During his presentations on Electronically Stored Information (ESI), Steven Garcia of GARCIA LEGAL, A Professional Corporation, always warns of the importance of having and following a written retention policy for all ESI. In fact, he has prepared policies for several clients working in conjunction with their IT professionals. Steve also speaks of the importance of placing a “litigation hold” on any ESI destruction policy if there is a known threat of litigation or an actual suit. Failure by an employee to follow such a policy led Zillow, the online real estate database, to settle a recent suit for $130 million. Move, which is owned by News Corp. and operates Realtor.com for the National Association of Realtors, sued Zillow alleging that it stole trade secrets and proprietary information when Move’s chief strategy officer and another key employee were hired away by Zillow. The chief strategy officer—Samuelson—became Zillow’s second-highest paid executive the same day he resigned from Move. The other key employee—Beardsley—assumed the role as Zillow’s vice president of industry development. About a month prior to the settlement, the court ruled on a “spoliation” hearing. “Spoliation” is the intentional destruction of potentially relevant evidence, in this case ESI stored on hard drives, other portable storage devices, and computers. The ruling is what many believe forced the settlement.
Move argued the destruction of the ESI deprived it of the right to a fair trial. Move was seeking more than $2 Billion in the suit. Following a six-day hearing, the court ruled the evidence did not show Samuelson acted in bad faith with respect to the destruction of the ESI because they were made before Zillow had reasonable notice of any suit. In Beardsley’s case, however, the court ruled he had have unclean hands when he intentionally ran a deletion program to reformat his hard drive and destroyed another drive in what he called a fit of anger when he smashed it into a wall. A significant fact to note is that much of the evidence destroyed was “meta-data,” which is data about data entries such as when they were created and by whom.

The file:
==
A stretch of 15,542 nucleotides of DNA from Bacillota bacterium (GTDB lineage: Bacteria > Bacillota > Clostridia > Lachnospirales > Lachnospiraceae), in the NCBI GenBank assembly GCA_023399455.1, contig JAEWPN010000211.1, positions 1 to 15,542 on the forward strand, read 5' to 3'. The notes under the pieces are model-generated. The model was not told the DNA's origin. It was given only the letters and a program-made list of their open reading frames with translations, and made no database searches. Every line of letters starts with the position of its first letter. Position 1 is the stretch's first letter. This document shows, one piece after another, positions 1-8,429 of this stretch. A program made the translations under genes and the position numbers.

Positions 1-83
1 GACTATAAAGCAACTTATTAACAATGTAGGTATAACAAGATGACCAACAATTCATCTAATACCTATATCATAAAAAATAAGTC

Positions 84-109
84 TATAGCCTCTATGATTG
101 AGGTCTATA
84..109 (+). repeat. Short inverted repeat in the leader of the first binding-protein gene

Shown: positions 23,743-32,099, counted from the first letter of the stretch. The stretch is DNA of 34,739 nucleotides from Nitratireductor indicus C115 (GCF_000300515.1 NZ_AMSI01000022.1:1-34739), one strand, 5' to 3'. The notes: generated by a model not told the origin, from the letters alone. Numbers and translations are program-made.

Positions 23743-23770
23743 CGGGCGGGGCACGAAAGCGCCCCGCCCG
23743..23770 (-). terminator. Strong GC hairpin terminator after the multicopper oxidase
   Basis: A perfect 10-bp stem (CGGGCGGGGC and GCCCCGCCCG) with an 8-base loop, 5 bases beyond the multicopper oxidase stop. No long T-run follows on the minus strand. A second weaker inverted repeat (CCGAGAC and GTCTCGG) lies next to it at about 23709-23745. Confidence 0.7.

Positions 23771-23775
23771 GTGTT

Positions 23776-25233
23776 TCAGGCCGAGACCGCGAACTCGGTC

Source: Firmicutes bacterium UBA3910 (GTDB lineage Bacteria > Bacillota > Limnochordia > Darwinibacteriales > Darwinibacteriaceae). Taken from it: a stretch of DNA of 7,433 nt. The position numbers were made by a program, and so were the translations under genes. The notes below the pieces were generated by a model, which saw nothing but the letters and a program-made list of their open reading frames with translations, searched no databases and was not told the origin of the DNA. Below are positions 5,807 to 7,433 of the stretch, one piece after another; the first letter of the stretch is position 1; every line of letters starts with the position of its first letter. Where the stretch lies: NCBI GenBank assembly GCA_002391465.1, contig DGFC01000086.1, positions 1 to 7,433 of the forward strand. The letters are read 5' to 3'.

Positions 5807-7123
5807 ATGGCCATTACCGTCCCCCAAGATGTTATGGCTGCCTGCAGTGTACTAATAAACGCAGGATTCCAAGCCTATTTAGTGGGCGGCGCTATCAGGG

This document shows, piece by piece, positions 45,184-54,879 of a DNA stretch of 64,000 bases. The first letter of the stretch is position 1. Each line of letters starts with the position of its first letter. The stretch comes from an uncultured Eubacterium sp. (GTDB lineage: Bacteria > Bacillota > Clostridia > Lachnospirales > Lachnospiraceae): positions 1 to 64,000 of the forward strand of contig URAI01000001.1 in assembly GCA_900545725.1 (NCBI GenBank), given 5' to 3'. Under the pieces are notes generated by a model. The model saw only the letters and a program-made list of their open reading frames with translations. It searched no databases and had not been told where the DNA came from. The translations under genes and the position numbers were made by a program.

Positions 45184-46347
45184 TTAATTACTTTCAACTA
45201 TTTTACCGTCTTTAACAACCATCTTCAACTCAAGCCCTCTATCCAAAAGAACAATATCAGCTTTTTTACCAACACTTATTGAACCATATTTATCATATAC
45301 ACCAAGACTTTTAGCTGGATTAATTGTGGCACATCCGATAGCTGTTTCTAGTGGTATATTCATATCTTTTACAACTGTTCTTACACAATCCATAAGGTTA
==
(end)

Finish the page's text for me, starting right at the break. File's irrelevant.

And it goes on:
As a result of the spoliation, the court granted sanctions in the form of a jury instruction which would have informed the jurors that they were allowed, though not required, to infer that the missing evidence would have either benefited the plaintiffs’ case or hurt the defendants’ case. It is unclear how much the ruling affected settlement discussions, but regardless there are important lessons to be learned.
Perhaps the most troubling lesson learned from Zillow’s misfortune is that in practical terms, just taking good faith steps to inform employees of their duty to preserve may not be enough. The court found that Zillow did take early, affirmative steps to put its employees on notice of their obligation to preserve the evidence. However, one employee’s actions had the practical effect of supporting a jury instruction that would have been harmful to Zillow’s position had the case been brought to trial and may have cost the company in terms of the settlement. The employee’s activities had the practical effect of harming the company’s case, even though the company itself seemingly made good faith efforts preserve evidence. This case emphasizes the importance of having a Written Retention Policy for ESI and ensuring that all employees follow through with the instructions. California Escrow Documents can assist clients in creating a Written Retention Policy. Contact us for more information.